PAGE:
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topic 39056

Pin holes & pitting in copper plating of Ni-Cr plated plastic

A discussion started in 2006 but continuing through 2018


Q. We are a tier 1 supplier of plastic Nickel-Chrome plated parts to OEMs.

Presently, we are facing the problem of pinholes or pitting after plating, especially from the copper bath and these pinholes or pits are on the top surface of the component.

Can somebody help me to resolve this issue?

M Prashanth
plastics - Pune, Maharashtra, INDIA


A. Chloride contamination in your copper tank and impurity from your anodes is where to start looking first; additives next.

Khozem Vahaanwala
Khozem Vahaanwala
Saify Ind supporting advertiser
Bangalore, Karnataka, India

saify logo


A. Are all your chemicals in range? How high is the trivalent chrome in the etchant solution? Any organic overdoses in Copper and/or Nickel? How are the rinses?


Dominik Michalek
- Mexico City, Mexico

November 15, 2018

Q. Dear Sir,

We are a POP company in Izmir / Turkey and I am working there as a chemist for 6 years. I got a big problem with related to the acid copper bath.

We have changed the organic supplier of the copper bath. (If only we did not. The nightmare started after that). When I add HCl acid to adjust the chloride level, immediately a strange burn occurred on the edge of the parts that I have not seen before. (I am sending it as attached first and second photo) Then we add make up to get rid of the burns. It (burn) has changed to a strange dots (third picture).






Most plating solutions require addition agents/brighteners which are special organic materials designed to assist in making the plating brighter, lower stress, pore free, harder, etc. Too much of these additives, or the wrong additives, or exhausted ones is problematic too. The general way they are removed is by some sort of treatment with activated carbon, commonly called "carbon treatment"; sometimes the efficacy of carbon treatment can be improved by oxidizing the materials with hydrogen peroxide (H2O2) first.

After there was no success, the bath was carbon treated (1 ml/l H2O2 stirred for a while than 5g/L carbon addition stirred 2 hours, waited 8 hours). Unfortunately no success after carbon treatment. Again much work has been done without any success, second carbon treatment decided. (+2 g/L KMnO4 stirred +1 ml/ L H2O2 stirred then +5 g/L carbon stirred then waited 8 hours) No achievement.

Then we have changed the supplier of the organics. No achievement. This story ended with 6 carbon treatments, 2 suppliers and unfortunately we could not make good progress. I am not sure maybe there is a contaminant came from the first supplier which we could not take out? Can it be possible for you to give any advice?

I will be grateful If you help me. Thank you very much in advance.

Best regards,

Dr. Alev GÜNYARChemist

A "Hull Cell" is a small plating test cell (usually 267 ml in capacity) where test panels are plated; it fills a lot of different roles in a plating shop. The test panel is slanted so that it is very far from the anode at one end and very close at the other, so we can see what the plating looks like across the full range of current densities

November 23, 2018

A. looks like your brightener package is out balance.
What do your Hull Cell panels look like?

Jason baron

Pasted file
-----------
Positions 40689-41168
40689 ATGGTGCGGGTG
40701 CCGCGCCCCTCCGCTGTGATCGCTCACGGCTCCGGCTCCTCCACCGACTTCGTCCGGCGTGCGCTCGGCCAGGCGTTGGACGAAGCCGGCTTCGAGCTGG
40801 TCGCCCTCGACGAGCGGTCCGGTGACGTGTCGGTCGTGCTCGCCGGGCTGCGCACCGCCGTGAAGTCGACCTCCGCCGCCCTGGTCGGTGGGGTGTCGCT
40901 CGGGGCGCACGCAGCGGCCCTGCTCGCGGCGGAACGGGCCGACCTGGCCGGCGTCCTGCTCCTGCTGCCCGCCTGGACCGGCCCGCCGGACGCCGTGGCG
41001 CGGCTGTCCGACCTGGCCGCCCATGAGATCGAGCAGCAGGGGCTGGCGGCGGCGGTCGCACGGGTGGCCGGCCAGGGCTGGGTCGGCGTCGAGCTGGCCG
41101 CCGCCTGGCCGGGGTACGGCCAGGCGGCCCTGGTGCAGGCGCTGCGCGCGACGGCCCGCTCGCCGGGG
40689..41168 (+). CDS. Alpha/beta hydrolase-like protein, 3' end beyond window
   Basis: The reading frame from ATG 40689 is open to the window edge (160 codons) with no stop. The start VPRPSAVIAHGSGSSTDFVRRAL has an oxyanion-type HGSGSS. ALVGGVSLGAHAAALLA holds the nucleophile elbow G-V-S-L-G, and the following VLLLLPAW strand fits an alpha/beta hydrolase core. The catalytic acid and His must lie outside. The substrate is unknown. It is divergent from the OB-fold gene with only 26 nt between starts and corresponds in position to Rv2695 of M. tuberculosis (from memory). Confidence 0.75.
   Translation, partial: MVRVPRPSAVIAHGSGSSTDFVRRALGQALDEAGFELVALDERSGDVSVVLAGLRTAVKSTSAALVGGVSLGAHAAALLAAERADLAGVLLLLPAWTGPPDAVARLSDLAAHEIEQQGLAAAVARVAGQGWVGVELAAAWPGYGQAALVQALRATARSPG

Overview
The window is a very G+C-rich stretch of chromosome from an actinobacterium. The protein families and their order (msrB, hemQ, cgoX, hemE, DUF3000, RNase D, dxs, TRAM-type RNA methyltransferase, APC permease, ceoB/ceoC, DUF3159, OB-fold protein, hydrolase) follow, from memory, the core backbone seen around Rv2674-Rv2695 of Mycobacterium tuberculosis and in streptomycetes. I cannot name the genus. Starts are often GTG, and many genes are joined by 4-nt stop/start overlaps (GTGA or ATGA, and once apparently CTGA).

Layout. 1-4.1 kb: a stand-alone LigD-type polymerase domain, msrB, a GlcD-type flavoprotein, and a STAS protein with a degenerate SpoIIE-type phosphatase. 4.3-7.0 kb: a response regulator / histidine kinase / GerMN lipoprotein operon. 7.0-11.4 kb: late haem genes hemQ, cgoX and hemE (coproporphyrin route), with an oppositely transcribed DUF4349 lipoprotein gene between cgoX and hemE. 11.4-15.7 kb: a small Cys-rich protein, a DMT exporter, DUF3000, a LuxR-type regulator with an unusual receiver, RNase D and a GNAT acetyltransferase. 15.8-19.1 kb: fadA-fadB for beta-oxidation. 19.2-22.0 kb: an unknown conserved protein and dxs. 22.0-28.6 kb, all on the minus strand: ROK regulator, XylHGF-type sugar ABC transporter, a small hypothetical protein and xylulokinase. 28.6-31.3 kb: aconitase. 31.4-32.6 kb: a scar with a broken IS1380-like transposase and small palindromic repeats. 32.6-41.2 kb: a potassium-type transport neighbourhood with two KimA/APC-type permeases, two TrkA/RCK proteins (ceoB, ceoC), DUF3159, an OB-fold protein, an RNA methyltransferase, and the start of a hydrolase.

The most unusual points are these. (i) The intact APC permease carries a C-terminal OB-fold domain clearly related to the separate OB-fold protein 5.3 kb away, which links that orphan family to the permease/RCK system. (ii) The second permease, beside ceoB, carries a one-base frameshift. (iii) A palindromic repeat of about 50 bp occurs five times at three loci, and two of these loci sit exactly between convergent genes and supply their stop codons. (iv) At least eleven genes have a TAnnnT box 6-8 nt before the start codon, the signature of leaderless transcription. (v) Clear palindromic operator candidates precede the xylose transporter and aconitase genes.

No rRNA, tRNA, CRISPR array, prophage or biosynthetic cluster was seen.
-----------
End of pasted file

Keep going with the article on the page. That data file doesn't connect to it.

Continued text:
- Granville , South Carolina, usa

November 29, 2018

Q. Well there was nothing on the Hull-Cell panel. This made me to think about the conductivity problem on the acid copper bath. Therefore I made the rinse before this bath acidic to increase the activity on the surface of the materials. It helped; however I have to find out a solution to overcome the main problem. Carbon treatment is not successful. So what could be done?

Dr. Alev Gunyar [returning]
- Izmir, Turkey

November 2018

A. Hi Alev. I don't know what "there was nothing on the Hull-Cell panel" means :-(

Do you mean that you put some of the solution into a Hull Cell and attempted to plate it and could get no copper deposited onto the panel at any current density? More likely you mean that the Hull Cell plated fine and without defects, right?


pic of Ted Mooney
Ted Mooney, P.E. RET
Pine Beach, New Jersey
We need "Aloha" now more than ever

November 29, 2018

Q. "Nothing" means Hull Cell plated without any problem. No burn, no dullness, etc. -- near to perfect.

Dr. Alev Gunyar [returning]
- Izmir, Turkey

December 4, 2018

A. Hello Alev, if the hull cell looks fine, and the bath chemistry is within range I would investigate possible equipment malfunction. Check anode to cathode ratio. Your tech data sheet for the bath will have that info. Standard is 2:1 Minimum. Assuming you have anode bags, check the bags for holes or tears. Make sure the bags are not clogged. If they are more than 6 months old, change them out. With a load in tank, put a clamp meter on anode and cathode bars to check current, compare results with the rectifier. Carbon treatment should have removed most, if not all of the organics from the suspect brightener. You may want to ask your current brightener supplier if the system is 2 part. The last one I used had a separate CARRIER component. Hope this helps, and good luck.

Mark Baker
Electronics plating - Phoenix Arizona USA

December 21, 2018

A. I have seen a problem similar to this but it was related to the Chloride level in the acid copper bath. If you were running this bath before without issue and it was only after the chemical change I doubt it is an equipment issue but rather a change you made to the chemistry. Can you share the baths chemistry values? As I said above, from personal experience, I was a similar issues with strange burning in a new acid copper bath with too low chloride, we typically recommend 70 mg/L of Cl- ion in our build.

Cory Stilson
Okuno International - Novi, Michigan, USA

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